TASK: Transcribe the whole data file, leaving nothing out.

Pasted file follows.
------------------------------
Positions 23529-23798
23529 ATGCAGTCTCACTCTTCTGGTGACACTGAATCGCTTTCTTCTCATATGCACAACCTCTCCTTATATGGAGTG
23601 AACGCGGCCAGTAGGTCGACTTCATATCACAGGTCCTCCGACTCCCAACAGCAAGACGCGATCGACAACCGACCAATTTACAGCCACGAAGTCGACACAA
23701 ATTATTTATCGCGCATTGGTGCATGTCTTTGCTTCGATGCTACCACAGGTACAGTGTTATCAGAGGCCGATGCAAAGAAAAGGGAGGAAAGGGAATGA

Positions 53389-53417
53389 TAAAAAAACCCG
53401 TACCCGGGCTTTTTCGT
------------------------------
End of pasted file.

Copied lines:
Positions 23529-23798
23529 ATGCAGTCTCACTCTTCTGGTGACACTGAATCGCTTTCTTCTCATATGCACAACCTCTCCTTATATGGAGTG
23601 AACGCGGCCAGTAGGTCGACTTCATATCACAGGTCCTCCGACTCCCAACAGCAAGACGCGATCGACAACCGACCAATTTACAGCCACGAAGTCGACACAA
23701 ATTATTTATCGCGCATTGGTGCATGTCTTTGCTTCGATGCTACCACAGGTACAGTGTTATCAGAGGCCGATGCAAAGAAAAGGGAGGAAAGGGAATGA

Positions 53389-53417
53389 TAAAAAAACCCG
53401 TACCCGGGCTTTTTCGT